Photographer Robert Freeman, who helped define The Beatles’ mop top look on their early album covers, has died, the legendary Liverpool band said Saturday. He was 82.
“Besides being a great professional he was imaginative and a true original thinker,” Paul McCartney wrote in a blog post.
“I will miss this wonderful man but will always cherish the fond memories I have of him.”
Freeman’s photographs first made the covers of the quartet’s “Meet the Beatles!” and “Beatles for Sale” albums, which came out at the height of the Beatlemania that swept the world in the mid-1960s.
For the slightly comical cover of “Help!”, John Lennon, McCartney, George Harrison and Ringo Starr were meant to spell out the title in flag semaphore.
Freeman decided to rearrange their arm positions to give the cover a better look, with the group spelling out gibberish in the end — but it hardly hurt sales.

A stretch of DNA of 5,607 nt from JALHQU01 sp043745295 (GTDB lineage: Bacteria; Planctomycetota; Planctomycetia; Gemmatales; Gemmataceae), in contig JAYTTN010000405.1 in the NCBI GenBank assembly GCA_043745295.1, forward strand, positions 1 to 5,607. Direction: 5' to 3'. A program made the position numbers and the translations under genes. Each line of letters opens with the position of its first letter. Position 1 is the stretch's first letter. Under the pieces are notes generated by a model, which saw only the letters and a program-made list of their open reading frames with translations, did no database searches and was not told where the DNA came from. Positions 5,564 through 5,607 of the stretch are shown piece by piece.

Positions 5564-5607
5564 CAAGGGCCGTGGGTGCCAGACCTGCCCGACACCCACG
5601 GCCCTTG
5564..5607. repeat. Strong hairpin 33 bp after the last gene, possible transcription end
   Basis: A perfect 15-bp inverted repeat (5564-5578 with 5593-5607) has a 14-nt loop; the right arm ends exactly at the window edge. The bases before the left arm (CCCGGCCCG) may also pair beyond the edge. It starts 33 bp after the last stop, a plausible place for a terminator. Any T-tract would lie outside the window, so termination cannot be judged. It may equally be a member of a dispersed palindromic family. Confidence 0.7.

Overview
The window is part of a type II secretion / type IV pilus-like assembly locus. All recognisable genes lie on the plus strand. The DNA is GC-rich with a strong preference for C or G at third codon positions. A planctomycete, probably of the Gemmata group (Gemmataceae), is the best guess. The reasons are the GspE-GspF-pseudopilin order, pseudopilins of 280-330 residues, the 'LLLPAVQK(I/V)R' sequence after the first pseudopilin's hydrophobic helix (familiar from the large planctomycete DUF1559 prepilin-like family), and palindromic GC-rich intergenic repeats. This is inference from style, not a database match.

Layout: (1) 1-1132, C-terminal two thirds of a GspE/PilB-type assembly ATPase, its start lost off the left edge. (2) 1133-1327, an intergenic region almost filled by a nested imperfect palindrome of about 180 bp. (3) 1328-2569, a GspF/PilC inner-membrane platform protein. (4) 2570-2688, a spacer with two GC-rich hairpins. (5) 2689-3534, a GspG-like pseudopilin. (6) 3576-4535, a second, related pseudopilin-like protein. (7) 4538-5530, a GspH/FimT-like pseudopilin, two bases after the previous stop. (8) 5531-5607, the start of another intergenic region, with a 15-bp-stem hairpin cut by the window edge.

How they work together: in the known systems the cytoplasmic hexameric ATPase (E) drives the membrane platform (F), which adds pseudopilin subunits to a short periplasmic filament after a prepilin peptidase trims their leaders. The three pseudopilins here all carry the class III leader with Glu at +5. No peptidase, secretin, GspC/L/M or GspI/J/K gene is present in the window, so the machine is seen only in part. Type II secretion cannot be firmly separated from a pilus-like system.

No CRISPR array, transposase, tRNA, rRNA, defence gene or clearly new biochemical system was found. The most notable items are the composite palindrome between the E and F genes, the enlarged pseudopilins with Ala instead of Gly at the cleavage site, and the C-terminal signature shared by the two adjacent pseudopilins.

On “Rubber Soul”, the slightly distorted look of the band’s portrait foreshadowed the psychedelic era that was to define both the band’s later sound and the late 1960s.
In his blog, McCartney explained that it was created by accident when a card the picture was being projected onto fell backward, warping the image.
McCartney said Freeman assured the band he could reproduce the exact same image on the cover.
“God bless Robert Freeman,” Ringo Starr tweeted. “Peace and love to all his family.”
Lennon was stabbed to death by a crazed fan outside his Manhattan apartment building in 1980 when he was 40, and Harrison died of lung cancer at the age of 58 in 2001.
Freeman went on to photograph other pop culture icons such as Andy Warhol and Muhammed Ali.